To produce steam, you have a boiler (see diagram 1). The boiler requires a fuel that will burn and heat the water to convert it to steam.  While there have been wood-fired and oil-fired locomotives around the world, in India, we have used coal almost exclusively.  We do have some oil-fired locomotives working on the Nilgiri Railway now, but on the main lines, we used only coal. The coal was shovelled by a fireman into the firebox where it burnt and produced hot gases that went through the flue tubes and out as exhaust from the smoke box through the chimney. The firebox and the tubes were surrounded by water which got heated and finally converted to steam.  This steam was sent through superheater tubes inside the flue tubes to get superheated. The latter was then piped to the steam dome from where is went to the cylinders that caused a piston to move to and fro due to the steam pressure.  The reciprocating motion of the piston was converted to rotary movement of the wheels that caused the loco to move forward.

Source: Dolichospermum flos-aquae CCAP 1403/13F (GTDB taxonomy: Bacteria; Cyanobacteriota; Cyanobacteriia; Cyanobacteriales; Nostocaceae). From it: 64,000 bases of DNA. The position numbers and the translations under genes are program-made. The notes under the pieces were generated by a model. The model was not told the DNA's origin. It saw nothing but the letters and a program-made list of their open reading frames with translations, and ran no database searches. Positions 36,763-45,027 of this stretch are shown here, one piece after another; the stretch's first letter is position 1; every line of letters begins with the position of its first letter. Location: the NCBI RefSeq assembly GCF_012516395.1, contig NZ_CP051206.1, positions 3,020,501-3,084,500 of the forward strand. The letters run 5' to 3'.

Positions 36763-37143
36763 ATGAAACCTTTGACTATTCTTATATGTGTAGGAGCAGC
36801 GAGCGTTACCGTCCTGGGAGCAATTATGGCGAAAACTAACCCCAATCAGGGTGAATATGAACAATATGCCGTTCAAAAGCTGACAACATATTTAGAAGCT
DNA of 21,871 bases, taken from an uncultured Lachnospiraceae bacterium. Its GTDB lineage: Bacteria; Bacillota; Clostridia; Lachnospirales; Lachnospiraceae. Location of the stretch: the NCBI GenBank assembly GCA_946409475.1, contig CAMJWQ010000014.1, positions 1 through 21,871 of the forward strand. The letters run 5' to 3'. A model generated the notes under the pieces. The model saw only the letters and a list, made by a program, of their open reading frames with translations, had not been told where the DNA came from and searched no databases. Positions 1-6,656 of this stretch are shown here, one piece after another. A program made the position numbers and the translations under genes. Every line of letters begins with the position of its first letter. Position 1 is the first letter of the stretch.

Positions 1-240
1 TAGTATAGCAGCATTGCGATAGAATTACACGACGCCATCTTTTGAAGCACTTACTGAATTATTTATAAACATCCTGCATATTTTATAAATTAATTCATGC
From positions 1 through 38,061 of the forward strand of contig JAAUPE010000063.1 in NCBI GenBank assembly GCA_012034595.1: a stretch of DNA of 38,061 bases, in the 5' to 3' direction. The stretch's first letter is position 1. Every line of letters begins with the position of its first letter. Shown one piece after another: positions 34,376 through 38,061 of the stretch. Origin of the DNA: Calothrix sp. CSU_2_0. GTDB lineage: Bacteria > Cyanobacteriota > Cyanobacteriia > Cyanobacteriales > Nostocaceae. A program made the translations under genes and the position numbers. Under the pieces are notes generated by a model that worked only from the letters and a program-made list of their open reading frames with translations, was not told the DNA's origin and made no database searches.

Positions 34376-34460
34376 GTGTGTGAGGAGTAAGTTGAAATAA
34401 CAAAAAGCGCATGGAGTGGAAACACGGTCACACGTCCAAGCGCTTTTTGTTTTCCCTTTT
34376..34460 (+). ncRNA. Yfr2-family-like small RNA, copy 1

Apart from the boiler, the steam loco had a tender at its rear. The tender was the place where you stored the water and the coal that the loco needed. Between the tender and the boiler you had the area where the driver and the fireman did their work. This area is normally referred to as the footplate (see diagram 2).

The reciprocating movement of the piston was transferred to the wheels through a connecting rod.  The connecting rod, fixed to an eccentric pin on the wheel, then turned the wheel. Other wheels were coupled to this driving wheel through coupling rods so that you could have four to five sets of wheels coupled thus.  There were other wheels on the loco in front and behind these driving wheels.